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Phosphoinositide regulation of integrin trafficking required for muscle attachment and maintenance.

Ribeiro I, Yuan L, Tanentzapf G, Dowling JJ, Kiger A - PLoS Genet. (2011)

Bottom Line: Depletion of mtm leads to increased integrin turnover at the sarcolemma and an accumulation of integrin with PI(3)P on endosomal-related membrane inclusions, indicating a role for Mtm phosphatase activity in endocytic trafficking.The depletion of Class II, but not Class III, PI3-kinase rescued mtm-dependent defects, identifying an important pathway that regulates integrin recycling.Importantly, similar integrin localization defects found in human XLMTM myofibers signify conserved MTM1 function in muscle membrane trafficking.

View Article: PubMed Central - PubMed

Affiliation: Section of Cell and Developmental Biology, University of California San Diego, La Jolla, California, United States of America.

ABSTRACT
Muscles must maintain cell compartmentalization when remodeled during development and use. How spatially restricted adhesions are regulated with muscle remodeling is largely unexplored. We show that the myotubularin (mtm) phosphoinositide phosphatase is required for integrin-mediated myofiber attachments in Drosophila melanogaster, and that mtm-depleted myofibers exhibit hallmarks of human XLMTM myopathy. Depletion of mtm leads to increased integrin turnover at the sarcolemma and an accumulation of integrin with PI(3)P on endosomal-related membrane inclusions, indicating a role for Mtm phosphatase activity in endocytic trafficking. The depletion of Class II, but not Class III, PI3-kinase rescued mtm-dependent defects, identifying an important pathway that regulates integrin recycling. Importantly, similar integrin localization defects found in human XLMTM myofibers signify conserved MTM1 function in muscle membrane trafficking. Our results indicate that regulation of distinct phosphoinositide pools plays a central role in maintaining cell compartmentalization and attachments during muscle remodeling, and they suggest involvement of Class II PI3-kinase in MTM-related disease.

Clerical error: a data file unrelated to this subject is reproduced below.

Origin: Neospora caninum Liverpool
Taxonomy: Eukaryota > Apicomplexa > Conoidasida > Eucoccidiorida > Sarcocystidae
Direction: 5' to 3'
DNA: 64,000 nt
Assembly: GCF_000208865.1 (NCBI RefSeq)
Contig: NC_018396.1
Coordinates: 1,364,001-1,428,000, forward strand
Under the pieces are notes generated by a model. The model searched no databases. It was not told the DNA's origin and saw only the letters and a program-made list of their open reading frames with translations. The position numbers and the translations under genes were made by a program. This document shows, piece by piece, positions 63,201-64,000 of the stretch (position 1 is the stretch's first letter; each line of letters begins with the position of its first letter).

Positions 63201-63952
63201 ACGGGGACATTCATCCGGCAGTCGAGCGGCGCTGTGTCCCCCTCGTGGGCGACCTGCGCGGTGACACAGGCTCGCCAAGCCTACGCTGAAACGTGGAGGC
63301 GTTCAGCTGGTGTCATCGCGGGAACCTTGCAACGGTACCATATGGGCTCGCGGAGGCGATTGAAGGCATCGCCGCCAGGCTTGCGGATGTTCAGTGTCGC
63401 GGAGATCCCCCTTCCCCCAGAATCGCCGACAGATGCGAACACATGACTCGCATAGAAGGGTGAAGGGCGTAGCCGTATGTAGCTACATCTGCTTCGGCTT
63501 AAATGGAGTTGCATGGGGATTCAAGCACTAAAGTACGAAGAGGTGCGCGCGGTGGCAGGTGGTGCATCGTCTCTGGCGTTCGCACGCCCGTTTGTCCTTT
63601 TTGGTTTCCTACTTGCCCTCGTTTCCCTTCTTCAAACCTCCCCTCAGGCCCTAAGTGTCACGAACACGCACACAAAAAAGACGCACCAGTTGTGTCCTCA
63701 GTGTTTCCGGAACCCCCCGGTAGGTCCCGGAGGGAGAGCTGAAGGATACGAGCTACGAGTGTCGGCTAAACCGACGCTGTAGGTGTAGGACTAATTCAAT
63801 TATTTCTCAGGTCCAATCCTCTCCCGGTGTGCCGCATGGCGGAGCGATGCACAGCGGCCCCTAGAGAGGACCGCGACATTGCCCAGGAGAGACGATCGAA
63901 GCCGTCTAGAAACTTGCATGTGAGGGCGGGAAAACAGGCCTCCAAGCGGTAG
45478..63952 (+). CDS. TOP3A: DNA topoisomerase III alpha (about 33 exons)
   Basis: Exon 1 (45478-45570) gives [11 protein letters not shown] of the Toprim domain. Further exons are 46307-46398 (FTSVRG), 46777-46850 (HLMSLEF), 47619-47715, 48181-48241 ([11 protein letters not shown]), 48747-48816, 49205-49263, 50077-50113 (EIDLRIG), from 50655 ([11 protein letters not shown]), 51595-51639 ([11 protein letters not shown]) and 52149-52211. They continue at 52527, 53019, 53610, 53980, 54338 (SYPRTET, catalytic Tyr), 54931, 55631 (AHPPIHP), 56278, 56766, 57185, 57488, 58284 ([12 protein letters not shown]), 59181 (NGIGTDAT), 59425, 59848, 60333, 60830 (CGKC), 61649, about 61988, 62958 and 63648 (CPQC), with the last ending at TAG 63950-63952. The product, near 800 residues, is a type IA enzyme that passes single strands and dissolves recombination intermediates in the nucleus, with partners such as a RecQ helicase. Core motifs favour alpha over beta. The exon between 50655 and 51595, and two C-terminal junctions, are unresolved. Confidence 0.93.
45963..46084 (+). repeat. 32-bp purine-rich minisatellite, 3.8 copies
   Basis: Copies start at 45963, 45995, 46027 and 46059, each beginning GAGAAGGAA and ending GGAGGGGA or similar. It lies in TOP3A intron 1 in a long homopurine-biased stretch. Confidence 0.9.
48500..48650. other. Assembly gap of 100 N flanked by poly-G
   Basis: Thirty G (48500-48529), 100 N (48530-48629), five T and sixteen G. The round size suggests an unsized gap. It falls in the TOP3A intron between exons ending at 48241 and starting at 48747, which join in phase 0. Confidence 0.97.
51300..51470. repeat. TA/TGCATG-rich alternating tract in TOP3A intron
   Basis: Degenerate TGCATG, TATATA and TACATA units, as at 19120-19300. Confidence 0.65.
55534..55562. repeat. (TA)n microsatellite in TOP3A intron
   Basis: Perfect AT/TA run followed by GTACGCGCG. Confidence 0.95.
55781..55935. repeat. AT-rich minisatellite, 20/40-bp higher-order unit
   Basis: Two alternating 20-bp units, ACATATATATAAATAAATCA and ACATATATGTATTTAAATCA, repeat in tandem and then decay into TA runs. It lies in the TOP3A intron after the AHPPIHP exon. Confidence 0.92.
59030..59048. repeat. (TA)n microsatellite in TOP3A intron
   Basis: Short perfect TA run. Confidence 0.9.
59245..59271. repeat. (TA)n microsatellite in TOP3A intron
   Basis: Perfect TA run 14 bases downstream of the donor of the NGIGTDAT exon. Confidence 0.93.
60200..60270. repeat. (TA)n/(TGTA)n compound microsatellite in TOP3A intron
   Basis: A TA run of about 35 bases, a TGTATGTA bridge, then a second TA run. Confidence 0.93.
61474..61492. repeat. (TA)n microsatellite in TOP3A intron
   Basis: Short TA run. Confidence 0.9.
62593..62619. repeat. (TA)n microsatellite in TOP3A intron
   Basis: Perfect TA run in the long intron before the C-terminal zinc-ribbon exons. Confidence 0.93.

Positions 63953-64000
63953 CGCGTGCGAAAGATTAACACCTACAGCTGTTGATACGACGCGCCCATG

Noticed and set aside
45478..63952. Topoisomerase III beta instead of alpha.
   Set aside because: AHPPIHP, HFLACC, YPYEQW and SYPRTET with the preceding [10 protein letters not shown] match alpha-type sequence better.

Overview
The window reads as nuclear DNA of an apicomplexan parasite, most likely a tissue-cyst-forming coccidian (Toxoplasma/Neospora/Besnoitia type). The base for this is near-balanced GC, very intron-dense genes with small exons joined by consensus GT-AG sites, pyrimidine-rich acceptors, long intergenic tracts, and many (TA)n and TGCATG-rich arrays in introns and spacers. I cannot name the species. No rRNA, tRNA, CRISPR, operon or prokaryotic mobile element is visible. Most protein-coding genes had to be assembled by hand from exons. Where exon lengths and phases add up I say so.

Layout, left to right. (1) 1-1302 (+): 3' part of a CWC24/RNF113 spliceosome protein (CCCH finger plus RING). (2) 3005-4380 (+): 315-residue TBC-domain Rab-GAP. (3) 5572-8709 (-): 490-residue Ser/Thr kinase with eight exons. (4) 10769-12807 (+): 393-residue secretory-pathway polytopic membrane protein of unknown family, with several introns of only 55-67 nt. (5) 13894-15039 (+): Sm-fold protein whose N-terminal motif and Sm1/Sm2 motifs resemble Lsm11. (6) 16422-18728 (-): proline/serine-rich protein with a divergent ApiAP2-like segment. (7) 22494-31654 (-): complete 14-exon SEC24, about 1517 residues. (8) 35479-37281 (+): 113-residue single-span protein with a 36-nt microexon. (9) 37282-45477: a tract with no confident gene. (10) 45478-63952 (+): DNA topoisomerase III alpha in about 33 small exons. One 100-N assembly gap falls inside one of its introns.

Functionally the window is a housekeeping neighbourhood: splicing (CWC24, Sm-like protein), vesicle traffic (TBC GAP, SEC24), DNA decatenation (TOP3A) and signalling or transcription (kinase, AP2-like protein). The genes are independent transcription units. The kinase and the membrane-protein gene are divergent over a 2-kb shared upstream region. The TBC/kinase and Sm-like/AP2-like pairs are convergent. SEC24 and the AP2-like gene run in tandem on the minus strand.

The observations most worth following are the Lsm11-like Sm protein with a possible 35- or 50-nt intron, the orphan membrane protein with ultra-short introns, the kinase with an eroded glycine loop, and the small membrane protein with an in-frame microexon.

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Mtm depletion disrupts integrin trafficking at endosomal compartments.(A–A″) GFP:LAMP (green, and single channels) found as punctae throughout IOM controls (A) and localized to inclusions with mtm RNAi (A′, arrowheads; A″). F-actin, red; DNA, blue. (B) GFP:Rab5 (green, and single channels) found as punctae with normally little overlap with βPS-integrin (red) throughout IOM controls. (B′–B″) Rab5 partially co-localized with βPS-integrin on inclusions and accumulated at the plasma membrane and perinuclear with mtm RNAi. DNA, blue. (C–C″) PI(3)P detected by GFP:2xFYVE (green, and single channels) and βPS-integrin (red) exhibited little overlap in control (C), but co-localized on inclusions with mtm RNAi (C′–C″, arrowheads). (D–D″) PI(3)P detected by GFP:2xFYVE (green) and Dlg (red) exhibited little overlap in control (D), but co-localized on inclusions with mtm RNAi (D′–D″, arrowheads). Scale bars 10 µm, except zooms A″, C″, D″ 2.5 µm.